Deterministic Distributed Algorithms


The intensive course on Deterministic Distributed Algorithms is offered 10–21 May 2010. The course meets daily from 12pm to 2pm. The course instructor is Jukka Suomela.

This is an advanced (Master level) course, so it is expected that the participants have a BSc degree (or equivalent). No specific courses are required – interest in algorithmic problems and a basic knowledge of discrete mathematics is sufficient (see below for more details).

The course is not based on any textbook. Presentation slides will be posted on this page, as well as pointers to additional material. All course material will be in English. Lectures are given in English, if there are foreigners present. The participants can write their report in Finnish or in English.

The volume of the course is 3 cr. There is no exam, and the grading is pass/fail. To pass the course, you are required to:

  1. take part in the lectures and exercise sessions (at least 6 times out of 9)
  2. write up your answers to all exercises, and return your report no later than at 6pm on Friday, 21 May 2010; the deadline is strict.

You can email the course instructor if you have any questions. If you use IRC, you can try to join the channel #dda-2010 on IRCnet (instructions).

Course content

The course covers selected topics in distributed computing; the focus is on deterministic distributed algorithms. The model of computation is the same as the one studied in the seminar course in autumn 2009; however, there is only a little overlap between the topics of the seminar and the topics of this course.

Lecture 1: Introduction

Lecture 2: Graph colouring and other algorithms with a log-star running time

Lecture 3: Basics of Ramsey theory

Lecture 4: Applications of Ramsey theory: lower-bound results and more

Lecture 5: Weak colouring and other algorithms with constant running time

Lecture 6: Exploration and rendezvous

Lecture 7: Local news

Course material

Lecture 0 (alternative version) last updated on 2010-05-19
Lecture 1 (alternative version) last updated on 2010-05-19
Lecture 2 (alternative version) last updated on 2010-05-19
Lecture 3 (alternative version) last updated on 2010-05-19
Lecture 4 (alternative version) last updated on 2010-05-19
Lecture 5 (alternative version) last updated on 2010-05-19
Lecture 6 (alternative version) last updated on 2010-05-19
Lecture 7 (alternative version) last updated on 2010-05-19
Exercises last updated on 2010-05-17

Solutions to exercises:


Monday10 May:lecture 1room B222
Tuesday11 May:lecture 2room B222
Wednesday12 May:lecture 3room B222
Thursday13 May:holiday
Friday14 May:exercise session Iroom B222
Monday17 May:lecture 4room B222
Tuesday18 May:lecture 5room B222
Wednesday19 May:lecture 6room D122
Thursday20 May:exercise session IIroom B222
Friday21 May:lecture 7room B222
return your report by 6pm

The lectures and exercise sessions are held in the Exactum building, from 12:15 to 14:00. The course schedule is available for download in iCalendar format.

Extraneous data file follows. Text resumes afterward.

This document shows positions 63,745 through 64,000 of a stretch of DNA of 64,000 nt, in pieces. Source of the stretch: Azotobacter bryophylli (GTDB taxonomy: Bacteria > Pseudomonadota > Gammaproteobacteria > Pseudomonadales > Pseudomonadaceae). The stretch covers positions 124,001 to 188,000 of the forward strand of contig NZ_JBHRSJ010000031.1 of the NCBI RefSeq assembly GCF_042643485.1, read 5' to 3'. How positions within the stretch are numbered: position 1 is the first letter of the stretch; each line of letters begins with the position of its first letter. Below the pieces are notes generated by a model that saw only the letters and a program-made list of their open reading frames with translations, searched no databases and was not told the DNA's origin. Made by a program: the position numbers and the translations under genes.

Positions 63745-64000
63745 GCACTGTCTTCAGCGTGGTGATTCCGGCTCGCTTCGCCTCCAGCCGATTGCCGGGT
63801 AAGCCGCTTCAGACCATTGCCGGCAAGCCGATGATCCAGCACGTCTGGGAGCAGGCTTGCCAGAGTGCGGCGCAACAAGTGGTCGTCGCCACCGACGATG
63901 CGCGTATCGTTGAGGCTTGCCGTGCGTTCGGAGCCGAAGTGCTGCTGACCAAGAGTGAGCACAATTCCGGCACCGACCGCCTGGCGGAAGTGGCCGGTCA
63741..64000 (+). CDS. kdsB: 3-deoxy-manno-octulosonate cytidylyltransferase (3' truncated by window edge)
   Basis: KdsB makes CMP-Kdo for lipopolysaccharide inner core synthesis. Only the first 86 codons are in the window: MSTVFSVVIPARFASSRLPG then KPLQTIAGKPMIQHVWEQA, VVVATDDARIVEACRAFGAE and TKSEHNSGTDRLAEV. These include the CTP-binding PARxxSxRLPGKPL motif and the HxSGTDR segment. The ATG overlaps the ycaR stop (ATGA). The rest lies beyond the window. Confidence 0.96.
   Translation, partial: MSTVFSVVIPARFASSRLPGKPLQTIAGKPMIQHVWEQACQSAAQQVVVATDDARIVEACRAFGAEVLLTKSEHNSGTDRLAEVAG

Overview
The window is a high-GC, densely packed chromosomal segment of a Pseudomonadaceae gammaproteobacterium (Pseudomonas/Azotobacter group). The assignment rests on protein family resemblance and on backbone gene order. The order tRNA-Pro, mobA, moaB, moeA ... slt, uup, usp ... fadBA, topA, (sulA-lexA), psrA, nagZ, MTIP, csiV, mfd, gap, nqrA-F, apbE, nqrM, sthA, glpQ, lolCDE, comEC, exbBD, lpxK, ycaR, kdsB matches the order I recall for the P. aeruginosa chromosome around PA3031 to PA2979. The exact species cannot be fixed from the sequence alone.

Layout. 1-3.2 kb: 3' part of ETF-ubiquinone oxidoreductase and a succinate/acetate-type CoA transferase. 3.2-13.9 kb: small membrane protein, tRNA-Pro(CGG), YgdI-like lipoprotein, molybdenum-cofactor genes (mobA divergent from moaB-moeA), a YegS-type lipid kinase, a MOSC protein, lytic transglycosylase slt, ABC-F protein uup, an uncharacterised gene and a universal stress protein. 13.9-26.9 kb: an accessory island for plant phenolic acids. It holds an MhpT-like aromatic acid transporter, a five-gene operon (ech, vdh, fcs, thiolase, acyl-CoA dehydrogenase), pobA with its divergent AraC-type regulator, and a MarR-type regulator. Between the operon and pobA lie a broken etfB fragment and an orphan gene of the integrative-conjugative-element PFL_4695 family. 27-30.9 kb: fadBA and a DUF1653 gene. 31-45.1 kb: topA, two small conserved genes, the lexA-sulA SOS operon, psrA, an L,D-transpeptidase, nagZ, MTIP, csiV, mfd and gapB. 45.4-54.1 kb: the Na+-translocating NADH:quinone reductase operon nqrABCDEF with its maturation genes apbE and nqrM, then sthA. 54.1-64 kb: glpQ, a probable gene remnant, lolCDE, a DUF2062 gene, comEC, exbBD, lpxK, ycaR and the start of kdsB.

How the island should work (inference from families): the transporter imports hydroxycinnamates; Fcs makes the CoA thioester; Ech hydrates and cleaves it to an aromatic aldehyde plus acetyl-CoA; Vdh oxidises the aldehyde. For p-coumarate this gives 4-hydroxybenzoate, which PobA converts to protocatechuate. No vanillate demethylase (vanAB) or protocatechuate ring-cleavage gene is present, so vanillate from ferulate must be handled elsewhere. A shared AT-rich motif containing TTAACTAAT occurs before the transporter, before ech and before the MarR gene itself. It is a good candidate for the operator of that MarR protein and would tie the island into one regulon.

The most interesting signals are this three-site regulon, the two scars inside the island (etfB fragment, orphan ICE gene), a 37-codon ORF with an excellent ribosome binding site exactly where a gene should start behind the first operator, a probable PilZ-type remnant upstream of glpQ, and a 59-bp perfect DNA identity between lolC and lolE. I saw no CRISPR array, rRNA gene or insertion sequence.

Before the first lecture

It is recommended that the participants review the definitions of the following terms before the first lecture:


There are 5 exercises, and they are related to the topics covered in lectures 1–5. The exercises are announced on this web page beforehand.

The exercise sessions are reserved for discussing exercises, presenting solution ideas, and asking for advice. Session I focuses on exercises 1–3 and session II focuses on exercises 3–5. You should have made a serious attempt to solve the exercises before the exercise session, but you do not need to have solutions to all exercises available by then.

In your final report you must have a solution to all exercises (except those that are marked "optional"). You are welcome to ask questions and learn from other participants during the exercise sessions. You can also use any other sources, such as textbooks and original scientific articles. However, your final report must be self-contained (with full proofs of all claims that you make), you must disclose all sources that you used (by using appropriate citations, just like in any scientific writing), and naturally everything must be written by yourself, in your own words.

Your report should be easy to read. You should prepare it by using an appropriate typesetting software such as Latex – hand-written reports are not accepted. Email your report to the course instructor as a PDF file. No specific style is required – for example, you can use “article” or “amsart” style in Latex. You do not need to write an introduction or anything else besides your answers to the exercises; you can assume that the reader has taken the same course.

Please note that many of the exercises are open-ended: there is no single correct answer. You do not need to give the best known answer; it is sufficient to give a slightly weaker answer that is reasonably easy to prove.